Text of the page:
New Study Says The Removal Of Craigslist Erotic Services Pages May Be Linked To An Increase In Murdered Females
from the for-the-good-of-the-many-or-whatever? dept
Under the guise of targeting sex traffickers, FOSTA has both done damage to Section 230 protections and sex workers’ literal lives. The law has yet to result in any credible, sustained damage to human trafficking, but that hasn’t stopped the bill’s supporters from trotting out debunked numbers anytime they need a soundbite.
There will likely be no studies performed by the government to determine FOSTA’s actual impact on sex trafficking, but plenty of academics are offering evidence that pushing sex work further underground is endangering the lives of sex workers. This is just the icing on the stupid, life-threatening cake as multiple law enforcement agencies — including the DOJ itself — pointed out passing FOSTA would make it more difficult to hunt down traffickers.
A study released in 2017 showed the introduction of erotic services section on Craiglist tracked with a 17% drop in female homicides across many major cities. Craigslist spent a few years being publicly vilified by public officials — mainly states attorneys general — before dumping its erotic services section (ERS). This didn’t stop sex work or trafficking, but it did shift the focus away from Craiglist as everyone affected found other services to use.
A newly-released study [PDF] (via Sophie Cull) shows there’s been a corresponding increase in female homicides since the point Craigslist dumped ERS. Online services — enabled by Section 230 — helped sex workers stay safe by reducing or eliminating a few of the more dangerous variables.
In the context of prostitution, online clearinghouses have the potential to improve safety by redirecting exchange through the clearinghouse and replacing more risky outdoor face-to-face transactions and/or other intermediaries (e.g., pimps) with indoor, direct transactions (Bass, 2015a,b). Matching online through the clearinghouse enables both sides of the market to discern the quality of the match ex ante, through such activities as informal screening, circulated black and white lists, and online reviews (Cunningham and Kendall, 2011b; Grant, 2009). This may provide the ability for sex workers to identify and screen out violent clients, law enforcement, and scammers.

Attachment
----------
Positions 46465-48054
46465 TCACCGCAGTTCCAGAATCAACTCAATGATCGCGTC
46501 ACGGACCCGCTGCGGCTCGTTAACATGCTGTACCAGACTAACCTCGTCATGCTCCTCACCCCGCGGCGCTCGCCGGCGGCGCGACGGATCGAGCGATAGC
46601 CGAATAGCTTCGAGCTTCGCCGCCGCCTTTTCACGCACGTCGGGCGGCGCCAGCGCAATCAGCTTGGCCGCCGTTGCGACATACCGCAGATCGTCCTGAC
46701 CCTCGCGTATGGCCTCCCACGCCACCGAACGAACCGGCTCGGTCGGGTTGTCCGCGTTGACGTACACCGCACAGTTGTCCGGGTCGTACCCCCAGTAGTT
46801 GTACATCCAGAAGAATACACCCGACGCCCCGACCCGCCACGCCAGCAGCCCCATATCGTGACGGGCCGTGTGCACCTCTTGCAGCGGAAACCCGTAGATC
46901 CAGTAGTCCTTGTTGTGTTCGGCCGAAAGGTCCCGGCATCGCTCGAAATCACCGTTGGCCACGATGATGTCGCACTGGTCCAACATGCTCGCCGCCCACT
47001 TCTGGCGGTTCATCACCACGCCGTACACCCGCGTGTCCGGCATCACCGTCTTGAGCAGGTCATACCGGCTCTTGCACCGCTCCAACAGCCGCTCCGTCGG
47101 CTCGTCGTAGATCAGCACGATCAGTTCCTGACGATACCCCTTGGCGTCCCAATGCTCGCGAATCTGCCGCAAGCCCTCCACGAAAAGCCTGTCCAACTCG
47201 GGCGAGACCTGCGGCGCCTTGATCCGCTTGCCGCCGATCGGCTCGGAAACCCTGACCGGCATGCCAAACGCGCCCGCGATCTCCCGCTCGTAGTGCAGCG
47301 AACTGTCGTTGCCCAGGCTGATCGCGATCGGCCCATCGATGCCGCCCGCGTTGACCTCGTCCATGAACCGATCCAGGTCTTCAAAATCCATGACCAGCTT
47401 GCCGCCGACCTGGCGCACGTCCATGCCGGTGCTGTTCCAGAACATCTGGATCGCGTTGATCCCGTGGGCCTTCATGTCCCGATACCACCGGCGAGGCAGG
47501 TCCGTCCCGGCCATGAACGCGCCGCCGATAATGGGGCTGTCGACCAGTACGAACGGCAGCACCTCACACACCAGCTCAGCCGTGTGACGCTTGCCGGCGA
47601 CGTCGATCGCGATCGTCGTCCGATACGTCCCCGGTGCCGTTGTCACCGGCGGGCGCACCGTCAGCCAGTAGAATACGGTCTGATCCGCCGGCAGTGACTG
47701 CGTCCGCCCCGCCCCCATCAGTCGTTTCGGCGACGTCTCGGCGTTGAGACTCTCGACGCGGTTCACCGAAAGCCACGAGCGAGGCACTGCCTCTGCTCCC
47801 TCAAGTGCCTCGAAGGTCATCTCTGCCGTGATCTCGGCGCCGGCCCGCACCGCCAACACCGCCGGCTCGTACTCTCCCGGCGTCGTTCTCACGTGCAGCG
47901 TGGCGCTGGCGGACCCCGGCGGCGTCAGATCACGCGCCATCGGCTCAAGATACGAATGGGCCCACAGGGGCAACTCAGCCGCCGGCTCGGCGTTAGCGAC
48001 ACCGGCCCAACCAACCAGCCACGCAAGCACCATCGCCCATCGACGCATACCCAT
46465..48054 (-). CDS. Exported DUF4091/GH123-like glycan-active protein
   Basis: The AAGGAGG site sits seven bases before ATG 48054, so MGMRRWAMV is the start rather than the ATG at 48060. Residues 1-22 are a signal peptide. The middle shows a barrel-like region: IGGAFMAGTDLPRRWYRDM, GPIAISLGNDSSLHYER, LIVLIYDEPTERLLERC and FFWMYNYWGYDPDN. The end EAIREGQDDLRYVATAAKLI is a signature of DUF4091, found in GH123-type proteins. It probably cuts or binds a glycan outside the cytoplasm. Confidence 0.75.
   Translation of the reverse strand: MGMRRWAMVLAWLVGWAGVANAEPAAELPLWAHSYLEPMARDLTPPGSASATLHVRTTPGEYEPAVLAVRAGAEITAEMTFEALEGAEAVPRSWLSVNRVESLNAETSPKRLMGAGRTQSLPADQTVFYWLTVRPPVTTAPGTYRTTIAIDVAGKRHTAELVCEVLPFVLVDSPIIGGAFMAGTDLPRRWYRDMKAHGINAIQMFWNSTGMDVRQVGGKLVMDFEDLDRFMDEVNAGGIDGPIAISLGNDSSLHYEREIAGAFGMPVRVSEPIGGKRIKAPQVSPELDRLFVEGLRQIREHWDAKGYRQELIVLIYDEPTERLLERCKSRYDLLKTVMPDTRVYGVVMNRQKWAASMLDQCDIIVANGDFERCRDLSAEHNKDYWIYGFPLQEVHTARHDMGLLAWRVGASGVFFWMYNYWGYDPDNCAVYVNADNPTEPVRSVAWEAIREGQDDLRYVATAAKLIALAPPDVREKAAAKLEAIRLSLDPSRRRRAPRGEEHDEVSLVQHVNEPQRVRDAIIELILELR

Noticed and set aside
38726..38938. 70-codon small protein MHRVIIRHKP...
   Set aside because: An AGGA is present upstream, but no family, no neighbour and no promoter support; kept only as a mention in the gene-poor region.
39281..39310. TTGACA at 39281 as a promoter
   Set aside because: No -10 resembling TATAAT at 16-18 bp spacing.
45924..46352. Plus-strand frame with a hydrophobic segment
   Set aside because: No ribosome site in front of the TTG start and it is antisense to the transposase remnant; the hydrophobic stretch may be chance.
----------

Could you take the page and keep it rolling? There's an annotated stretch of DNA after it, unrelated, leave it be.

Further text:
The wholly expected happens when you take these safeguards away by eliminating online services, like Craigslist did in 2010.
[W]e find evidence that ERS significantly reduced female homicide rates by as much as 10-17 percent. We do not find evidence that this was a more general reduction in homicide, as ERS is unrelated to male murder, females killed by an intimate partner, or manslaughters. This strengthens our assessment that ERS-driven changes in sex markets were the primary driver of the reduction in female murders.
The study pulls from a number of data sets (including the FBI’s annual crime reports), but notes there are still some limitations that prevent this from being an exact determination. For one, most homicide reports don’t note whether the person killed was a sex worker. For another, the data lags because homicide reports date from the time the body was found, rather than the time the person was actually killed. From this underreported and laggy data, some inferences can be drawn, even if it’s impossible to say for certain what percentage of female homicides involved sex workers. If anything, the buggy data may point to an even greater reduction in violence against sex workers via the introduction of online marketplaces.
Are these magnitudes plausible? It is difficult to answer this question given that the true incidence of prostitution homicides is unknown. Most datasets do not record whether a female victim of a homicide was a sex worker, and those that do suffer from severe underascertainment biases built into the data collection methods. To our knowledge there is only one study that has attempted to estimate the incidence of prostitution homicide as a share of female homicides (Brewer et al., 2006). The authors concluded that 2.7 percent of all female homicides are prostitution deaths by clients. But this study has significant limitations. It is based on select data only from Chicago, St. Louis, Washington state, North Carolina, the SHR, 33 urban counties for one cross-section, and Colorado Springs. The issue of underascertainment bias would conceivably hold, and maybe moreso, for this select sample. Thus we interpret their estimates to be, at best, a lower bound. Our estimate of a 10 percent reduction in female homicides does suggest, though, that ERS created an overwhelmingly safe environment for female sex workers — perhaps the safest in history.
This is not to suggest government officials and lawmakers pushing laws like FOSTA don’t care about people’s lives. But I’m not sure what counterargument they can provide for legislation that not only results in increased harm to (mostly) women, but also undercuts the immunity that has allowed the internet to thrive. I guess the old adage is being spun to read “It’s better for dozens of sex workers to die than for third-party service providers to go free.”